Species group: Unrecognized and Rare Breed dogs
Other name(s): Toy Alaskan Klee Kai
The Alaskan Klee Kai is an emerging breed first developed in the 1970s to create a Husky-like dog that was smaller than the Siberian or Alaskan Husky. ("Klee Kai" means "small dog" in the Inuit language.) There are three sizes-- standard, toy, and miniature. If you're fascinated with developing new breeds, and you like the look of a smaller Husky, you might enjoy this breed.
Appearance / health:
Bearing a resemblance to the Siberian Husky, the Alaskan Klee Kai is, in fact, a miniature version of the Alaskan Husky with a wedge-shaped head featuring a striking masked face, prick ears, and a double coat. The length of its body is a bit longer than the height. Its tail is well-furred and curls over the back or to either side when the dog is alert or moving. The appearance of the Alaskan Klee Kai reflects the breed's Northern heritage.
The Alaskan Klee Kai is relatively easy to care for being very clean. It does not like wet feet and will spend hours grooming itself. An average shedder, the Klee Kai sheds twice a year and should be combed and brushed on a regular basis. If not groomed, matt formation may occur.
The Alaskan Klee Kai has been remarkably free of genetic defects, because of the way they were bred. However, an occasional undershot jaw, cryptorchidism (failure of testis movement) may be seen in this breed. The Klee Kai may also occasionally suffer from a dislocated patella (kneecap).
Behavior / temperament:
The Alaskan Klee Kai is eager to please and very curious by nature. Their clownish antics endear themselves to their owners, making excellent companions. Some dogs of this breed tend to "talk" without being noisy. They are alert dogs that will announce the presence of every intruder.
The Alaskan Klee Kai learns by watching and are therefore, easy to train. However, it takes a little work to make dogs of this breed obedient. Being very intelligent, they are quick to learn. The toy-sized version of the breed may be easier for some dog owners to manage.
"Ive wanted an AKK ever since I saw one! They are one of the most beautiful breeds you can find but there is obviously more to consider when looking for a companion than just looks. <br><br>AKK are a new breed and the few breeders that work with them are cautious as to who gets their dogs for good reason. Their temperaments are generally questionable. Sometimes you luck out and get a really well rounded dog but most are very cautious with strangers and are escape artists that will take off if given the chance. <br><br>Akk are independent dogs but enjoy being part of a pack. They like to vocalize just like their Husky cousins and love being out and about allowing them to burn off excess energy. I found that they tend to be quite picky about food. I thought having a "small husky" would be easy to clean up after (fur wise) but I was wrong! Their fur will get on everything and although they shed based on the seasons you will still find a significant amount of fur on things throughout the year.<br><br>Training can be difficult because they are so independent. They may actually understand what you want them to do but they may not see a good enough reason to listen. So finding something like a toy or treat to praise them with would be helpful. This is no retriever here! doing things just to make you happy isn't likely going to work with this breed. They act more like cats than your typical dog. You will have to put in some work with the AKK. Amazing dogs to own but I recommend that only experienced dog owners get one.."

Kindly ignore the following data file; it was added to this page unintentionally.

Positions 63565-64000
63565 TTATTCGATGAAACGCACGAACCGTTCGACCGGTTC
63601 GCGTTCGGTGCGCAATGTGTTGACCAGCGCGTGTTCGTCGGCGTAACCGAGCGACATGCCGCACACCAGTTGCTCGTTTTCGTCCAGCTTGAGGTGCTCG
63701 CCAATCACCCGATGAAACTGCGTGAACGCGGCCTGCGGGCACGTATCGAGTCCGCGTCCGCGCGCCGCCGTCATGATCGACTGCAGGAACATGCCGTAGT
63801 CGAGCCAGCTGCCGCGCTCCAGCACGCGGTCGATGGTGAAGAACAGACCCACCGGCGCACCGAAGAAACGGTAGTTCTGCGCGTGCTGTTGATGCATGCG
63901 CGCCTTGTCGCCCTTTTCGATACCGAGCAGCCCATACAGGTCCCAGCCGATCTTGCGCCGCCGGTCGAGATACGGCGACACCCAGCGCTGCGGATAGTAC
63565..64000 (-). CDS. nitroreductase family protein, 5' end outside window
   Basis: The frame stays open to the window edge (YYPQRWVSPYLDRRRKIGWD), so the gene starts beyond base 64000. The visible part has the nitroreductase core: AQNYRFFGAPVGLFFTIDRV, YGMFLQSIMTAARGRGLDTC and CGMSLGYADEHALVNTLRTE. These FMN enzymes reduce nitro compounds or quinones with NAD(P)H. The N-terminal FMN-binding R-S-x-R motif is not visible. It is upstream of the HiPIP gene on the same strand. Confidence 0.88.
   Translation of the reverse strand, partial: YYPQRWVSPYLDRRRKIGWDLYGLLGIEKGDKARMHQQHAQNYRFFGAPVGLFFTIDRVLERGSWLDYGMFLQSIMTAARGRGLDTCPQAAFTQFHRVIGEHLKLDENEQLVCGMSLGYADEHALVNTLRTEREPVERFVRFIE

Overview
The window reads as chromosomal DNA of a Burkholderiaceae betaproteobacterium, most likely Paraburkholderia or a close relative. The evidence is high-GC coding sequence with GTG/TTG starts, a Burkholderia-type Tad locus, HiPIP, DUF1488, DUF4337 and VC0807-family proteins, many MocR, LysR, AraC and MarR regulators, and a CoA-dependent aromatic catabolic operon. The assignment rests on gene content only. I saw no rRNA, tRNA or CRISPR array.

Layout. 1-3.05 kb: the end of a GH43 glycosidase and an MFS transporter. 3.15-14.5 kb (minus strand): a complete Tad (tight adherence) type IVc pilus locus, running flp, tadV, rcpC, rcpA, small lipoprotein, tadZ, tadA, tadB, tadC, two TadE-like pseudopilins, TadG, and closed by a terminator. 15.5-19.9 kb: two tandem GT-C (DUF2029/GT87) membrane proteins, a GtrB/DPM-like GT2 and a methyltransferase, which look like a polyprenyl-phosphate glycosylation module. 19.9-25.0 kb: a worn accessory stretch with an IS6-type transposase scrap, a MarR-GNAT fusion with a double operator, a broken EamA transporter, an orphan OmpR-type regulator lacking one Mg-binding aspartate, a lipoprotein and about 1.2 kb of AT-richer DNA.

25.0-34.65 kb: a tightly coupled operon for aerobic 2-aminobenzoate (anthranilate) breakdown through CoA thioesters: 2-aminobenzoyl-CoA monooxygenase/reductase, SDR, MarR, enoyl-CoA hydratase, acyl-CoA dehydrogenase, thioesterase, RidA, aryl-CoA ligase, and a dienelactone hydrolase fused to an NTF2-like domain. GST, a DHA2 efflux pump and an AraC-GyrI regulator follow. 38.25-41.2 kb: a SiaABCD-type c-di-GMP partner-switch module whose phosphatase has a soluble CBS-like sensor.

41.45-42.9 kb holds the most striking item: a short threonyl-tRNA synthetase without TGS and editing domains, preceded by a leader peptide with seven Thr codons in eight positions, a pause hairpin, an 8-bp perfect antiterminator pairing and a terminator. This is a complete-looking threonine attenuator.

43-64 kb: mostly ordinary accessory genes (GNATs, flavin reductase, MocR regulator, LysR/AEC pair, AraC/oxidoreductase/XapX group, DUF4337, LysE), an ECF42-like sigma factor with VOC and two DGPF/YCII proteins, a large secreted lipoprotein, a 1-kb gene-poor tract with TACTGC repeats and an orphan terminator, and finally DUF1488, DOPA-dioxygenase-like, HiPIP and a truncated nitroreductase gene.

From nypetlover Dec 14 2015 1:15PM